(CNN) -- Andrew Ferguson makes the college admissions process feel a lot like an M. Night Shyamalan movie: Plenty of drama and tension. Maybe a little terror. And plot twists that will leave parents saying, "I did not see that coming."
Ferguson's new book, "Crazy U: One Dad's Crash Course Into Getting His Kid Into College" is part comic memoir and part parental prep guide.
Ferguson, a senior editor at The Weekly Standard, jokes that the book is primer on how to prevent a murder. "This isn't a book about how to get your kid into college," he said. "It's about how to survive getting your kid into college."
But with all the sage advice on navigating the potholes and mazes of college admissions, "Crazy U" also is a poignant read about parents helping their beloved son leave home and find success at a decent school.
Ferguson chatted with CNN and the following is an edited transcript:
CNN: A lot of the application process seems to be about mom and dad and not about the student.
Ferguson: It's sort of parenthood concentrated. It's all of the ironies of parenthood put together because, of course, the job of a parent is to teach the people that you can't live without, to live without you. You sort of fulfill yourself by denying yourself. That's what goes on in this college admissions process. You're trying to help the kid leave you. There are some parents who think that's great, but most of the parents I know feel pretty torn about that.
On one hand I'm writing about the struggles my son had getting through the process. On the other, I'm writing about the struggles my wife and I had. Two sides of the same coin.
CNN: How much of the research and application process should be the student's and how much should be the parents?
Ferguson: Every parent and child are going to have to determine that for themselves. Even against your best intentions, the process has a way of sucking you in. There are little trapdoors built into the process that demand the parent get involved. My son assumed the posture of one of those bodies floating face-down in that scene of "Titanic." I think that was a reaction to my over-aggressiveness. But I knew I was going to have to poke him once in a while.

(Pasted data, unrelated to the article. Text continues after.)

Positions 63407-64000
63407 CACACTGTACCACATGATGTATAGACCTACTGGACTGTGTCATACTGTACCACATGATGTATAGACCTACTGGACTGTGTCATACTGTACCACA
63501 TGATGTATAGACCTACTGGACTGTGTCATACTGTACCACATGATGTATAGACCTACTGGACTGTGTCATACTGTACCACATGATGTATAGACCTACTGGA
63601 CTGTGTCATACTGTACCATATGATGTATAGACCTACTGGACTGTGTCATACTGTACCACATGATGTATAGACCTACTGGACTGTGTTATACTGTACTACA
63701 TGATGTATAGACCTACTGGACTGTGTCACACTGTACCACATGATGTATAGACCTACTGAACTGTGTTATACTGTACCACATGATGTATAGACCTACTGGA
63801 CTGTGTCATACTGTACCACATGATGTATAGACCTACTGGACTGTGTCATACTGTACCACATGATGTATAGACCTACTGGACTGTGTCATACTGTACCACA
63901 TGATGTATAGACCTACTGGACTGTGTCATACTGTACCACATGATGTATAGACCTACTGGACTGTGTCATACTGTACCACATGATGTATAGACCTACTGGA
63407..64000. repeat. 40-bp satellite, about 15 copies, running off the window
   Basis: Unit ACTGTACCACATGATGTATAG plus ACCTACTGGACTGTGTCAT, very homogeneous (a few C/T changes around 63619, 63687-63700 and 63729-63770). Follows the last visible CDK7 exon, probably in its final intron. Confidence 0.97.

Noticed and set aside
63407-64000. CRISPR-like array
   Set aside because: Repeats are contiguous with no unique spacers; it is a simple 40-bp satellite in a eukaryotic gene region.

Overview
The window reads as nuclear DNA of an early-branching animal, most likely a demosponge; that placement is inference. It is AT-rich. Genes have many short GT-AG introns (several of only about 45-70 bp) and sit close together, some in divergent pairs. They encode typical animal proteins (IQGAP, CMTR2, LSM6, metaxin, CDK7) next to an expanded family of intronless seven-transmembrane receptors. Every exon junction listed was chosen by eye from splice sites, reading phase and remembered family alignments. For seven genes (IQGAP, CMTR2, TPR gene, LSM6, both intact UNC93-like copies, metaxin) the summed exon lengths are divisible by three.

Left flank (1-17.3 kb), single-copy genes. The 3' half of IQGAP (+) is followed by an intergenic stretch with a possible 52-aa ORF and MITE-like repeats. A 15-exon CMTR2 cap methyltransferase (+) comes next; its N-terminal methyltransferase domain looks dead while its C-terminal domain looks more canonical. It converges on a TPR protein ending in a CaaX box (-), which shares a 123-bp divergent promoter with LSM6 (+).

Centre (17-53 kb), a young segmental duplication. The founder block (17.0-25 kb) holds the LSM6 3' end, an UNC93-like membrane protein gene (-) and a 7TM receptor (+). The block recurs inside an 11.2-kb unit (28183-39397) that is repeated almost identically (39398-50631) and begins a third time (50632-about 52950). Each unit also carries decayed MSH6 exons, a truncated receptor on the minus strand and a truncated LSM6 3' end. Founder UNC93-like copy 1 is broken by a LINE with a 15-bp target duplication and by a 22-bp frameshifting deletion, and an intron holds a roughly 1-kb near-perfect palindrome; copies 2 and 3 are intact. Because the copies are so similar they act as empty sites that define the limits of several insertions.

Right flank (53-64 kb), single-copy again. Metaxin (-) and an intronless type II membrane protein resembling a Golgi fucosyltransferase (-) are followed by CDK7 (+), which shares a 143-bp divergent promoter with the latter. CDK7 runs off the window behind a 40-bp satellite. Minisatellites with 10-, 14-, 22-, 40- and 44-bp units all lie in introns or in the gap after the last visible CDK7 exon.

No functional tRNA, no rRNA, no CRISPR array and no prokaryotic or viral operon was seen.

CNN: Does he understand now why you did what you did?
Ferguson: I really don't know. I do know that he's extremely happy where he is and he's thriving. How much of that entails gratitude to his mother and father is not clear. He's read the book and he hasn't tried to murder me or anything, so I assume it wasn't entirely offensive to him. I've often thought the key to the whole process is how to keep your kid from murdering you, and how to keep from murdering your kid. If you can get through this thing without homicide, I think that's a victory in itself.
CNN: You write that for every piece of advice you get, there's another piece of advice to counter it.
Ferguson: That's how everybody ends up. They may not admit it, but that's what everybody does. I talk about this law of constant contradiction which seems as ironclad as anything Newton or Einstein came up with. That's partly because there's so much advice out there. It's almost inevitable that someone will say, "Proofread your application." And someone else will say, "Put a bunch of typos in your application so that you can say something original."
The problem with a lot of the advice on the Web is that it may be good, but you don't know where it's coming from. Are you supposed to trust someone who calls himself Puppy Wuppy or RodtheBod69?
CNN: The problems you describe mainly concern those applying to higher-end universities, right?
Ferguson: I don't want to sound ungrateful. These are high-class problems. The kind of craziness and frenzy that I describe is something well-to-do or prosperous people put on themselves. But it's seeping down into income levels where you wouldn't expect it. A lot of this is caused by things that are very admirable, like our love for our children and our desire to see them get ahead.